- Max Olson, ESPN Staff Writer
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AUSTIN, Texas -- Mack Brown has not yet said he’s coming back. But we at least know he has survived his biggest challenger in the saga surrounding the head coaching job at Texas.
Brown did not address his future at the Texas football banquet Friday night amid news that Nick Saban has secured his own future by agreeing to a new deal to stay at Alabama. While this ordeal remains unresolved, the coach many had speculated was Texas’ top target to replace Brown is no longer an option.
In a six-minute speech to end the Longhorns’ annual banquet Friday at the Frank Erwin Center, Brown thanked president Bill Powers, former athletic director DeLoss Dodds and new athletic director Steve Patterson, but made no statements on whether he’ll return next season.
“I’m proud of this team,” Brown said to end his speech. “It’s been a team with no excuses. It’s been a team with no regrets. Now what we need to do is go beat Oregon.”
Less than 15 minutes before Brown took to the podium, reports emerged that Saban had agreed to a long-term extension.
As U.S. Secretary of Commerce Donald Evans’ long keynote speech continued, word spread, prompting many of the more than 500 people in attendance to pull out their smartphones to find out what had happened.
We don’t know what Brown knew when his speech began. He met with Patterson and Powers on Friday afternoon to discuss the program and the plan. He had an opportunity Friday night, in his speech to close the banquet, to declare that he’ll be back. Brown didn’t.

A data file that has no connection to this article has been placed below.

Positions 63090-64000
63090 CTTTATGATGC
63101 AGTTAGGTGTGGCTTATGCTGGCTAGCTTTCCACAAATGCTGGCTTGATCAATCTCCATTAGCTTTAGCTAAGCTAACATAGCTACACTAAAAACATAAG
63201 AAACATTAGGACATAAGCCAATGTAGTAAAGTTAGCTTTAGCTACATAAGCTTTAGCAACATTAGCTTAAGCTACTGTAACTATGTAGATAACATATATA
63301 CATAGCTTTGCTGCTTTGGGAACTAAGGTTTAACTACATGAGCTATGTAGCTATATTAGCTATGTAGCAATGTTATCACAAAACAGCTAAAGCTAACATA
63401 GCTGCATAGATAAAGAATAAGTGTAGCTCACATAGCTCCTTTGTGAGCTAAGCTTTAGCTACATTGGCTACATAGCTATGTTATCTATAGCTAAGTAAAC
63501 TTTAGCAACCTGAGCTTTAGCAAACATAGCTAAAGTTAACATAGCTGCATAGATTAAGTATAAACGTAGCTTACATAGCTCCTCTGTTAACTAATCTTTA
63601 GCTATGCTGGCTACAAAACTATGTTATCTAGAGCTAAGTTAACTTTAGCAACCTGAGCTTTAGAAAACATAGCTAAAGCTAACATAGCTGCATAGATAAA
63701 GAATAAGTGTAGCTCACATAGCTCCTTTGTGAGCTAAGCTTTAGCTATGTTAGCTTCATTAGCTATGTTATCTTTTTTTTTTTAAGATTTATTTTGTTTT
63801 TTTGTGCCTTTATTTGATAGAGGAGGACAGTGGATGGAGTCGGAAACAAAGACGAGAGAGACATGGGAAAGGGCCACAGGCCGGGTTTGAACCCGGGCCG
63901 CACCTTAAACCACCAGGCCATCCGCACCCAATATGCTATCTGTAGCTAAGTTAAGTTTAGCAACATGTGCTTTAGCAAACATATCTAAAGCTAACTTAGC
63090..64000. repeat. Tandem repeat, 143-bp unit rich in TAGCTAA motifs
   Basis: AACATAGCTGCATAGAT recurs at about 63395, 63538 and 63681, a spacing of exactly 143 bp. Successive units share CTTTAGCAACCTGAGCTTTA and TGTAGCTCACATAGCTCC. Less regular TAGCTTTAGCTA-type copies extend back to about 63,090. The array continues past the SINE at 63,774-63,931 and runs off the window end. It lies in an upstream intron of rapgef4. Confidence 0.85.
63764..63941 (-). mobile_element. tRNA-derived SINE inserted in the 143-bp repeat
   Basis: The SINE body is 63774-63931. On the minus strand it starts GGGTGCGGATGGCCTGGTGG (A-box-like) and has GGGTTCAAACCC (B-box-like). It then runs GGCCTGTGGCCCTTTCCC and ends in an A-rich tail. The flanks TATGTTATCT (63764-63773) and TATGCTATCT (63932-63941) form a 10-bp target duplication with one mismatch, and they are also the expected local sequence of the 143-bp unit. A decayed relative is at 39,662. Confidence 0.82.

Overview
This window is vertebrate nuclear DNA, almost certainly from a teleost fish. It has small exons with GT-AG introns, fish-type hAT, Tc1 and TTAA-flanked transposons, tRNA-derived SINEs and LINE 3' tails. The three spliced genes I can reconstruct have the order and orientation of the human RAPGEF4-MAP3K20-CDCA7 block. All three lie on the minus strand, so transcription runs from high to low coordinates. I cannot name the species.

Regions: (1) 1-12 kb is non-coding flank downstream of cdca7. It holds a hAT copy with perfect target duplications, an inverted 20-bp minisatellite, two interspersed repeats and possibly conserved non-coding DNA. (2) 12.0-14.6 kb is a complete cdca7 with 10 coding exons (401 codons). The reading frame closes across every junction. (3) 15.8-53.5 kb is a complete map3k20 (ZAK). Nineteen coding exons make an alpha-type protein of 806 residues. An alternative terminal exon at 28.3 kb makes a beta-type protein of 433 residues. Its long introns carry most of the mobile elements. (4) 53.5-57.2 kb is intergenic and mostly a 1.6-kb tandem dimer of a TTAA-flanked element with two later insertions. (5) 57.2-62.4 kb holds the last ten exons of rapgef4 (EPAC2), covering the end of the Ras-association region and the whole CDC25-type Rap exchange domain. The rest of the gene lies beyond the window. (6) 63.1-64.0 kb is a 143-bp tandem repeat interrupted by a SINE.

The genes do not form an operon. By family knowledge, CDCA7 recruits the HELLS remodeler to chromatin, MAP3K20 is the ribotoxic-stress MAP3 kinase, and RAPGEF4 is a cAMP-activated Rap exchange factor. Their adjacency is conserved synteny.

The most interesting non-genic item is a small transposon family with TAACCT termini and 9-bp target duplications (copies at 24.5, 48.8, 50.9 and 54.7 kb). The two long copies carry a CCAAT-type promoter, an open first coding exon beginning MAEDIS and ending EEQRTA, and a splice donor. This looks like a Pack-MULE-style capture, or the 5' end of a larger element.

When asked before the banquet if he had anything to say about the Friday meeting, Patterson offered only, “When we’ve got something to say, we’ll say it.” Following the event, Patterson and Powers did not speak with reporters. As Brown left the arena, a Texas spokesperson said he would have no comment.
Saban, meanwhile, finally broke his silence and announced that he plans to finish his coaching career in Tuscaloosa.
We might never know how serious his interest in Texas was, or whether it was all just smoke, leverage and message-board rumormongering. But the coach who’d long said he was “too damn old” to leave is sticking with the dynasty he’s already built and will be paid handsomely to keep it rolling.
The rumors of Texas’ interest in Saban have been a persistent problem for Brown this season. The simple possibility that the best coach in college football might take the Texas job was enough to turn a faction of the fan base against Brown.
Now those who envisioned Saban saving Texas are left to wonder: Is it going to be Brown or the field? What’s preferable at this point?
Brown has to like his chances against the field. In his speech Friday, Powers acknowledged the case to be made for giving Brown another year: Texas overcame countless injuries and obstacles and still played for a Big 12 championship.
“I am so proud of these seniors and I’m so proud of this football team,” Powers said. “I’m proud of the coaches and everyone involved in it.”
Will that be enough to keep Brown, despite all the grumbling from the fan base? An answer is needed soon, and it can only come from the three men who met Friday.
The head coach of the Crimson Tide isn’t coming to Texas. But until Brown’s fate and future are finally resolved, there’s still a gigantic elephant in the room.